The BBC headline yesterday morning was – ‘average incomes back to pre-crisis levels says IFS [Institute of Fiscal Studies]‘

We were interested – interested enough to go back and look at the report of the IFS for ourselves.
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Below is the Report’s OWN summary briefing. We have added emphasis – and, unlike BBC reporting, you can see where that is.
We have also added a little commentary – in italics. So you can see what we’ve added.
The story – with or without our emphasis and commentary – is rather different from that told yesterday morning.
The recovery had started under Labour, the Coalition killed it off, we have experienced a slower recovery than in any previous recession as a result – and the pain is still being felt – by everyone under 60.

The IFS Report starts here
“The coalition government took office after the Great Recession, just as household incomes were beginning their subsequent and inevitable decline. It would be misleading to attribute all trends in living standards that occurred before May 2010 to Labour and all trends thereafter to the coalition.

We project that real (RPIJ-adjusted) median household income is at around the same level in 2014–15 as in 2007–08 (before the financial crisis), and about 2% below its 2009–10 peak.
Comment –Note incomes had started to rise again under Labour – as they go on to say

Having continued to rise slowly during the recession itself, real median household income then fell by 4.0% from peak in 2009–10 to trough in 2011–12, driven by falls in workers’ pay and in employment. This was a larger peak-to-trough fall than occurred around the early 1990s recession (1.2%), but smaller than in the early 1980s (5.7%).
Since then, employment has recovered strongly but real pay, and hence average income, has not.
Comment – Note that difference – and remember what kind of jobs that employment growth has involved = a lot of part-time, poorly paid ones.
This is consistent with the absence of productivity growth since 2011. Meanwhile, the coalition has implemented a large package of tax and benefit measures taking money away from households Comment: This is Austerity – which went further and faster than it needed to in response to the structural budget deficit caused or revealed by the crisis.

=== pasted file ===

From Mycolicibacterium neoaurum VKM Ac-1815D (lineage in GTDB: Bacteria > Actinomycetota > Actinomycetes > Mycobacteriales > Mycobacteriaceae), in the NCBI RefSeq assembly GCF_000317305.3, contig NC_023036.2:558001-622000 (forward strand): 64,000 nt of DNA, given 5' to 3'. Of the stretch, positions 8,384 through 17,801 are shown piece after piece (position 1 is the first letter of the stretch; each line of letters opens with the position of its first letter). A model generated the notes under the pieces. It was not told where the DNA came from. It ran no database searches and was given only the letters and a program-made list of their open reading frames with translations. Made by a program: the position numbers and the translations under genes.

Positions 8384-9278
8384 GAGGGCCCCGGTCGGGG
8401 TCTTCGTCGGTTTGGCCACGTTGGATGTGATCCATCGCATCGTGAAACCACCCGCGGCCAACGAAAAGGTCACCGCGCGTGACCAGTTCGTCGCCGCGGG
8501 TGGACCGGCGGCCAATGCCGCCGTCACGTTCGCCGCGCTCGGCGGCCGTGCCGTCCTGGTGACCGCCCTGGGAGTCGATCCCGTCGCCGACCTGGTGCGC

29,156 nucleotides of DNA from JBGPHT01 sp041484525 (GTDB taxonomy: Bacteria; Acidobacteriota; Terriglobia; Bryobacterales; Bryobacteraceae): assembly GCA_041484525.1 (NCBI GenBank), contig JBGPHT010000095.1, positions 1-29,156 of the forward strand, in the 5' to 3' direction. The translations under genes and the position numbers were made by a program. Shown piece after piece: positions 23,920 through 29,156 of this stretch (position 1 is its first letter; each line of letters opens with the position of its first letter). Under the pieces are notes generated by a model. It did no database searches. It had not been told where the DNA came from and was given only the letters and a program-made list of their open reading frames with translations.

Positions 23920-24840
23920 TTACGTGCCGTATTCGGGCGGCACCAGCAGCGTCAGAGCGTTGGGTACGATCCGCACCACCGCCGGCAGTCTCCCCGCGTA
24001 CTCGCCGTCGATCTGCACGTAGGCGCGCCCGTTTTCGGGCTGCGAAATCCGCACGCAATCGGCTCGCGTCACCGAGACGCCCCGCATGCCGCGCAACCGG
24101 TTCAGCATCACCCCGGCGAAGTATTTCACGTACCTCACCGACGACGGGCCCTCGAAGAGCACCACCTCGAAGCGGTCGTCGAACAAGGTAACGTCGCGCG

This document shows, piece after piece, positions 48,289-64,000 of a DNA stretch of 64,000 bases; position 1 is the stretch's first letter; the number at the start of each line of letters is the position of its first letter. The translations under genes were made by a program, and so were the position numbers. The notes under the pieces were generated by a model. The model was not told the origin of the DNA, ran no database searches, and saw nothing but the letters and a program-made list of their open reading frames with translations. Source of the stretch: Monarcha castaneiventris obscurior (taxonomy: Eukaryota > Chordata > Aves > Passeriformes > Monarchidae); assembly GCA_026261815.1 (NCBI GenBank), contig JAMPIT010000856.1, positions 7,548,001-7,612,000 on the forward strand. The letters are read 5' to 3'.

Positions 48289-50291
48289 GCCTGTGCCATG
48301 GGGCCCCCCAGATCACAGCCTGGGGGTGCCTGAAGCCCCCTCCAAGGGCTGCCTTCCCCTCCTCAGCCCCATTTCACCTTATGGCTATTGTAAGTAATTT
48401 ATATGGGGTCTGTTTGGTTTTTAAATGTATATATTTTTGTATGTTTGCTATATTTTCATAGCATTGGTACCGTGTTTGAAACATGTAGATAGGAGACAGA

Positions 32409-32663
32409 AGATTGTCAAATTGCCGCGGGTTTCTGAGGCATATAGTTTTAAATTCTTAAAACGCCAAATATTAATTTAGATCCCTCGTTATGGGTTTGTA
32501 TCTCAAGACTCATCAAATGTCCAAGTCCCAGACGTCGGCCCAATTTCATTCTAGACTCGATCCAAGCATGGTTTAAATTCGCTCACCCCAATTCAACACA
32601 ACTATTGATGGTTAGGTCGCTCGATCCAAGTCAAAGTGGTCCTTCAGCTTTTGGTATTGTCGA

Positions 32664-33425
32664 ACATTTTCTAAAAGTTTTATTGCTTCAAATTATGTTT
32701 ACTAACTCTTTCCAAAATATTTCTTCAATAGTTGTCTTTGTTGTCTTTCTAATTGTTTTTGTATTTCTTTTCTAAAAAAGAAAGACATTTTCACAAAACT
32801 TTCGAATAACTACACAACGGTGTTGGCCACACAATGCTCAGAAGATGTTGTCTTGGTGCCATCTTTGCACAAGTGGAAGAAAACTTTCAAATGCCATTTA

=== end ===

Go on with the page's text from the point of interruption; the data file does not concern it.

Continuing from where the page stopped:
The slow recovery in household incomes has been more remarkable by historical standards than the peak-to-trough fall. We project that median household income grew by just 1.8% in total between 2011–12 and 2014–15. In contrast, the first three years of recovery in the early 1980s and early 1990s saw median income grow by 9.2% and 5.1% respectively.
Comment: This is a crucially important point – taken alongside what has been said above, this means that the recovery was much slower than what anyone would have expected, and note what was said above – the recovery had started by 2010, when Osborne-omics killed it off.

Household consumption has also been very slow to recover by historical standards. Consumption per head of non-durables (things such as food and fuel that are bought and consumed roughly straightaway) was 3.8% lower in 2014 Quarter3 than in 2008 Quarter1. At the same point after the 1980s and 1990s recessions, it was 14.4% and 6.4% above pre-recession levels respectively.
Comment: Again, note how much slower the recovery has been this time than previously. And again remember, recovery had started under Labour. It was the willful cut backs of the Coalition which throttled it.

This might reflect households’ perceptions that their income prospects have been permanently damaged by the crisis and that a significant cut to their spending is therefore required.

Assuming all households face the same inflation rate, income inequality is lower in 2014–15 than it was in 2007–08. This is explained by changes between 2007–08 and 2012–13, when earnings fell relative to benefits. Since 2012–13, incomes are projected to have fallen towards the top and bottom of the distribution but risen across the middle, in line with the distributional impact of recent tax and benefit reforms.

However, low-income families have faced higher-than-average inflation since 2007–08. This is mostly due to price changes in the period up to and including 2009–10: these families were hit harder by rising food and energy prices, and benefited less from falling mortgage interest rates. When this is taken into account, the changes in real incomes between 2007–08 and 2014–15 look similar across most of the income distribution.

The incomes of older individuals have caught up with those of the rest of the population in recent years, while living standards have fallen the most for young adults. After adjusting for group-specific inflation, median income among those aged 60 and over is projected to be 1.8% higher in 2014–15 than in 2007–08, compared with a 2.5% fall for those aged 31–59 and a 7.6% fall for those aged 22–30.
Comment: Sorry – just can’t see where the BBC headline comes from here. Looks as if the only group who have really benefited have been the over-60s

In the long run, policies that spur productivity growth will have the most significant effect on living standards. Over the course of the next parliament, the choices that the next government makes about the shape and size of any further fiscal consolidation will also affect how the living standards of different groups change. “
Comment: We judge that the situation is difficult – not least because this government has hiked up the public debt so much. There are no easy choices after May 2015.
But one thing we are clear on – Tory cuts on the scale and at the speed they are planning really will take us back to the 1930s!

To ensure a Labour Government – which was bringing you speedy recovery in 2010 – vote for Alex Sobel on May 7 here in Leeds NW

And sign up now to help him win.

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